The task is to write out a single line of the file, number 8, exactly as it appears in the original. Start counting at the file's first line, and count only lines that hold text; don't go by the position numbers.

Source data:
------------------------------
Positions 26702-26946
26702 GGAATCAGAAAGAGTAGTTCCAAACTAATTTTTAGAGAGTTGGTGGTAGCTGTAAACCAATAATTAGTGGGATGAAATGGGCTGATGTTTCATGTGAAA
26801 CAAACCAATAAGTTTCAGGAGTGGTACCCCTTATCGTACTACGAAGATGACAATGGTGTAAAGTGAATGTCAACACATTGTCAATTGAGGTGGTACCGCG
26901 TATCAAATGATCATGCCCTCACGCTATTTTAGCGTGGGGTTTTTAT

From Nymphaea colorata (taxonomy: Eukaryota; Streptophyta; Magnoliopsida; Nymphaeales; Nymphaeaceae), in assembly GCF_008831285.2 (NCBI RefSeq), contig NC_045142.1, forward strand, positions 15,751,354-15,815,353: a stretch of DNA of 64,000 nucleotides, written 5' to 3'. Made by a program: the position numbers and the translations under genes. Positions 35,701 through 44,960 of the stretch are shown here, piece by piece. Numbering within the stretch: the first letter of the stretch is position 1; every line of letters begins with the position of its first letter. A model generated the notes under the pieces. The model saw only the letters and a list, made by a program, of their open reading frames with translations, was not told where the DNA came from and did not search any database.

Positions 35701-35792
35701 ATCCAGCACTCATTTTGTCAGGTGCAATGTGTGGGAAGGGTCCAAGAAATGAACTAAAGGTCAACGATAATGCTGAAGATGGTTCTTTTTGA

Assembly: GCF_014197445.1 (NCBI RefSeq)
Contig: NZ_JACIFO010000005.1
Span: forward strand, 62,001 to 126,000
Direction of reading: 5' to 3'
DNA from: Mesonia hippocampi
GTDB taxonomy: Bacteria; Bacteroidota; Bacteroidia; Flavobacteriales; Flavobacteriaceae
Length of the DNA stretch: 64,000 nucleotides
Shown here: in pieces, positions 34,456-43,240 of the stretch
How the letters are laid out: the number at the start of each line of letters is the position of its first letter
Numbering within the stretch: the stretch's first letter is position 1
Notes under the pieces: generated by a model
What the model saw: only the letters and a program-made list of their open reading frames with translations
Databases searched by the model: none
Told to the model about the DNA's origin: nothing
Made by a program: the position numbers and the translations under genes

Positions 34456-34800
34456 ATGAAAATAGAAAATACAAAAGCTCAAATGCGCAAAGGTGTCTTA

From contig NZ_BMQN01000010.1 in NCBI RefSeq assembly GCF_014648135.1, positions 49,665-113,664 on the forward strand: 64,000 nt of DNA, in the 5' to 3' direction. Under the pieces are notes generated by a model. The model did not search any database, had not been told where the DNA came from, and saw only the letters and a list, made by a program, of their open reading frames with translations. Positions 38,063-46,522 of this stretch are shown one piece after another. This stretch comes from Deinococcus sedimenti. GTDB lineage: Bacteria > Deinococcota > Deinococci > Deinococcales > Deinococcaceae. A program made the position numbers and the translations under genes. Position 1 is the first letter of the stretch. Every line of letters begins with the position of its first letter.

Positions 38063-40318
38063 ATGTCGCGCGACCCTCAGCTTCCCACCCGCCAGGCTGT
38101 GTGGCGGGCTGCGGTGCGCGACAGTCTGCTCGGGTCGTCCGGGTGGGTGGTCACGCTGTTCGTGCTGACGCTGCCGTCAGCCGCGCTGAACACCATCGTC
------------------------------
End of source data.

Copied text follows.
Assembly: GCF_014197445.1 (NCBI RefSeq)